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HomeGovernmentBusinessCEO update: Osage Casinos Pawhuska and Bartlesville projects are 80% complete

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CEO update: Osage Casinos Pawhuska and Bartlesville projects are 80% complete

Both casinos will open toward the end of the year and are expected to add about 250 additional jobs to both properties

Construction work continues on the new Osage Casino & Hotel properties at Bartlesville and Pawhuska with those projects now more than 80% complete, according to casino management.

Osage Casinos CEO Kimberly Pearson told the Gaming Enterprise Board on May 24 “We are still roughly sitting at about 82% completion on both projects, we are moving forward as quickly as possible.”

At the prior month’s board meeting, Pearson noted the imported electrical switchgear equipment ordered for both properties had arrived, which was delayed due to the supply chain issues impacting countless construction projects nationwide. Due to the equipment delay, Osage Casinos pushed back the expected opening dates for both casinos to the end of 2023 while other construction activities continued on the buildings.

“Our switchgear has arrived, we are now getting everyone back on board,” Pearson said, noting construction activities with subcontractors will continue that were previously delayed.

Pearson, who has held the CEO position since December 2022, attended the United Osages of Southern California gathering on April 29 for the first time in her post. Also attending with her was Osage Casinos Chief Human Resources Officer Kyle Revard who also gave an overview of his position in overseeing the personnel operations for the seven-casino gaming enterprise.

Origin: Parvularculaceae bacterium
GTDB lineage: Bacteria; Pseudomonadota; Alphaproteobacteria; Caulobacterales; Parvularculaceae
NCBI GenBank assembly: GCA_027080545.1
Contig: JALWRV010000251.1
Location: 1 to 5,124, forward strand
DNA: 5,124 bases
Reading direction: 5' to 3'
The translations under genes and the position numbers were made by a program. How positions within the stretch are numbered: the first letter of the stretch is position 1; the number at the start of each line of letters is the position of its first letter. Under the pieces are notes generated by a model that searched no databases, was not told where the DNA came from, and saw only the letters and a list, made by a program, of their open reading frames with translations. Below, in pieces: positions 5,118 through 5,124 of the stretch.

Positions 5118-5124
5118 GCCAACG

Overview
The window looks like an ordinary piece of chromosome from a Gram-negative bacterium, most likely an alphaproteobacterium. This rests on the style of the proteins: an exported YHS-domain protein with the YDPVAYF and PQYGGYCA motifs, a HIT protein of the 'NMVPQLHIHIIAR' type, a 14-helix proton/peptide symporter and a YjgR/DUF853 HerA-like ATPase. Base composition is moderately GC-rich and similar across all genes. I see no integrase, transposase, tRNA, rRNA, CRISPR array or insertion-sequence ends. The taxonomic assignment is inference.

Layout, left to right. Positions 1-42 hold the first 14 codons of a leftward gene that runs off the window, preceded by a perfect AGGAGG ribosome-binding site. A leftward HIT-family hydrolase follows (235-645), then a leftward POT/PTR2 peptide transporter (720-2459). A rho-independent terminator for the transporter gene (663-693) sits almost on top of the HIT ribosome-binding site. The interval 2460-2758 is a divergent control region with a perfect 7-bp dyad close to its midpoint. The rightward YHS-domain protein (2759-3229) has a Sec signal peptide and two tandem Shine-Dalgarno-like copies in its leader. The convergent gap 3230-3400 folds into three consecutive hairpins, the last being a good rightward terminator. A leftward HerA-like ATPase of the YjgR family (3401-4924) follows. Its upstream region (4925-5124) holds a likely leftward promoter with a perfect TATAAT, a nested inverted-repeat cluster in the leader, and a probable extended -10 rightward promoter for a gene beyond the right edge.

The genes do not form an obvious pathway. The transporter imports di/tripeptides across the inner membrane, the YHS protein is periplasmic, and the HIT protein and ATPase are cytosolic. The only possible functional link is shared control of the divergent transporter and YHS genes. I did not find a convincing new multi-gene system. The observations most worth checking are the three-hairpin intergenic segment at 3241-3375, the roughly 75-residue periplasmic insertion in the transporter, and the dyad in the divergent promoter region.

“I want you guys to know the casinos are doing incredibly well, I have now been with the casino for over 15 years and I remember the first annual plan that I ever did and it was a big deal in that moment to contribute $19 million to the Nation (for government operations),” Pearson told the UOSC gathering attendees. “In the last five years, we have taken distributions from $45 million to $63 million and next (fiscal) year, we are projected to do $68 million.”

In addition to providing much of the Nation’s government funding from casino gaming, Pearson noted other activities done to support the Nation. “During that same timeframe, we helped the Nation acquire the ranch (in a 2016 auction) with a $74 million loan and paid it off in five years. We also went into the expansion of Tulsa (casino and hotel), which is our flagship property with an entirely new casino. Prior to that, we were in a pre-fab building and it had really gone to its end-of-life and we needed to make some changes there.”

Pearson discussed the Tulsa casino and hotel expansion project, which was completed and opened in 2018 with one hotel tower and a second one was later built to keep up with hotel room demand. “That was a $189 million expansion and we paid that off in four years,” she said.

As for the Pawhuska and Bartlesville projects, Pearson noted the supply and chain issues, which were a consequence of the COVID-19 pandemic that disrupted countless lives across the country. “One of the crazy things for us in Oklahoma (when planning the project) was when our construction company came back to us and said ‘Amazon has purchased every single piece of steel almost throughout the entire world’ and we had to stop everything we were doing and redesign our casinos with a different type of steel product,” Pearson said.

“Then we got into a supply chain issue with our electrical switchgear – you can’t run a casino without electrical switchgear – so our projects have been delayed, but we knew this movie was coming out,” Pearson said referring to the October 2023 release of the Martin Scorsese-directed film “Killers of the Flower Moon” and the crucial timing of opening the two new casinos with expected increases in tourist crowds.